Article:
Chief Justice Warren and Justice Clyde Croft recently co-authored a paper titled An International Commercial Court for Australia – Looking beyond the New York Convention.
"Despite the undeniable success of international commercial arbitration, there is a growing recognition of a need for an alternative to arbitration for international disputing parties," the paper reads.
The inherent differences between arbitration and litigation demonstrates why the establishment of international commercial courts won’t threaten the practice of international commercial arbitration, according to Chief Justice Warren AC and Justice Croft.
"This is because international commercial courts are not a replacement for arbitration, but rather they add to the range of options available to parties involved in international commerce."
Chief Justice Warren AC and Justice Croft said the need for an international commercial court is heightened by the growing number of free trade agreements coming to fruition.
"When the significant trade agreements negotiated by the federal government are considered with respect to Asia, especially China, and the Pacific, the opportunities offered by an Australian international court are almost boundless," the paper reads.
"Indeed, there is a symmetry in the establishment of an Australian court which would complement the trade agreements."
The court would be high tech, and would fast track international business disputes to free up local courts.
There are presently five prime examples of courts, which have been described as 'international commercial courts'.
They are the Singapore International Commercial Court, the London Commercial Court, the Qatar International Court, the courts of the Dubai International Financial Centre and the Abu Dhabi Global Market.
Chief Justice Warren AC and Justice Croft said the manner in which other international commercial courts have been established and developed will provide useful guidance in the establishment of an Australian international commercial court, but differences would be taken into account.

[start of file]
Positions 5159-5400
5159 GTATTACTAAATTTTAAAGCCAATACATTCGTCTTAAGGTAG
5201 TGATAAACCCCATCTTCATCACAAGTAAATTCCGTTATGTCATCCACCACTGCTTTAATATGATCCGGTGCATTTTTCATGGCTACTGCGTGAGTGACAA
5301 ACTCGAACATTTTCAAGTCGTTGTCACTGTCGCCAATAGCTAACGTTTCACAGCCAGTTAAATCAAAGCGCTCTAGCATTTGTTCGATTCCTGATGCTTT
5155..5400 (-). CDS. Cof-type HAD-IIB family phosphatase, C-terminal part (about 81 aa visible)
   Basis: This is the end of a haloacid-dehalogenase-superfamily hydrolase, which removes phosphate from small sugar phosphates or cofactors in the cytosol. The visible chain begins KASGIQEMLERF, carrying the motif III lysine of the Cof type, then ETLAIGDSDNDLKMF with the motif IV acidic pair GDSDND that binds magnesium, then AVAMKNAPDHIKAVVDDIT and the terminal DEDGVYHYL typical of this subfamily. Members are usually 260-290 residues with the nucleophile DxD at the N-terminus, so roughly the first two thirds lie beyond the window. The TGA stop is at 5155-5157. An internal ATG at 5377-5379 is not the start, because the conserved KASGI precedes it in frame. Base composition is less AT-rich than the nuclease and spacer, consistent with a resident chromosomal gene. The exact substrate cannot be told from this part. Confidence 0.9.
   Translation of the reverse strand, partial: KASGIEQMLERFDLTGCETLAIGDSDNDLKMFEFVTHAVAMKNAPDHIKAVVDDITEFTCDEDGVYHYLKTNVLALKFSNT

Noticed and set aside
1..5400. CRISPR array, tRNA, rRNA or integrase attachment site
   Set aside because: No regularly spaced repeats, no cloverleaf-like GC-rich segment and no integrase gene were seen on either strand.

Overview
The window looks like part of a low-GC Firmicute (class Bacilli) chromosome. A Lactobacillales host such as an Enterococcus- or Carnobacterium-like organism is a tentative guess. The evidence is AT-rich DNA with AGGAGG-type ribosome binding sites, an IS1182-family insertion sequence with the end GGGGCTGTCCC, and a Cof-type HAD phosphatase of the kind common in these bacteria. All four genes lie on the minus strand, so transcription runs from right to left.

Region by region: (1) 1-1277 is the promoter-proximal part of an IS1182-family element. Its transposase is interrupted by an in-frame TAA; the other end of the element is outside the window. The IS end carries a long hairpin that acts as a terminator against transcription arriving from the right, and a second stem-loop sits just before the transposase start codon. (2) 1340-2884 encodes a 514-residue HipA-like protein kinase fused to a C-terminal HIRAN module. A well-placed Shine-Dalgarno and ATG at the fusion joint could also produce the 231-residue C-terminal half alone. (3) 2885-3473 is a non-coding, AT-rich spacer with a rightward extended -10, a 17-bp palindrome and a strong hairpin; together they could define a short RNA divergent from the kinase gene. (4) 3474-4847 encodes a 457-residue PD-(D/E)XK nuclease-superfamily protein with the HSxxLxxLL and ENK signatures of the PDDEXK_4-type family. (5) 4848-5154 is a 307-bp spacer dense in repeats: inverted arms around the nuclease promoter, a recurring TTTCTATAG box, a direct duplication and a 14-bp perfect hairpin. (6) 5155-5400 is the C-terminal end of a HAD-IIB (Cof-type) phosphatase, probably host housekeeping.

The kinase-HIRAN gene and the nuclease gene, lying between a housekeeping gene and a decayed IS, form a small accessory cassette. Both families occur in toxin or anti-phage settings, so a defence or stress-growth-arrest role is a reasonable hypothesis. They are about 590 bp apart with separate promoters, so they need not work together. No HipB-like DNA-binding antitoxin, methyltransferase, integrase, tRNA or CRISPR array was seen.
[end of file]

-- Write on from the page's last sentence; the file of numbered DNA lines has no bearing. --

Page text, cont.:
"An obvious difference in Australia is its federal system of government and courts. On one level, it might be thought that this is an inhibition to national action, but thoughtful consideration of possible models indicates, rather, that the Federation has the strength of bringing together diverse thought and experience and the legal and economic environments and experience from throughout a diverse continent," the paper reads.
"Moreover, the establishment of an international commercial court provides the opportunity for the nation as a whole to present an integrated commercial court to the region and to the world."
Victorian Bar Association president Paul Anastassiou QC said the proposal needed strong government support given a growing demand for commercial dispute resolution in the Asia-Pacific region, according to the Australian Financial Review.
"It would enhance Australia's reputation as a safe home for international capital and expand the export of high-value added legal services, financial services sector and the provision of banking and insurance services," Mr Anastassiou said.
A spokeswoman for Federal Attorney-General George Brandis said the government was considering several proposals from the states and territories for the establishment of an international commercial court in Australia.
"Australia has many advantages and strengths as a centre for the resolution of international commercial disputes," she said, according to the Australian Financial Review.
"The government believes the establishment of such a centre would be of great value to Australia and is continuing to consult with the legal profession and the judiciary on the proposals."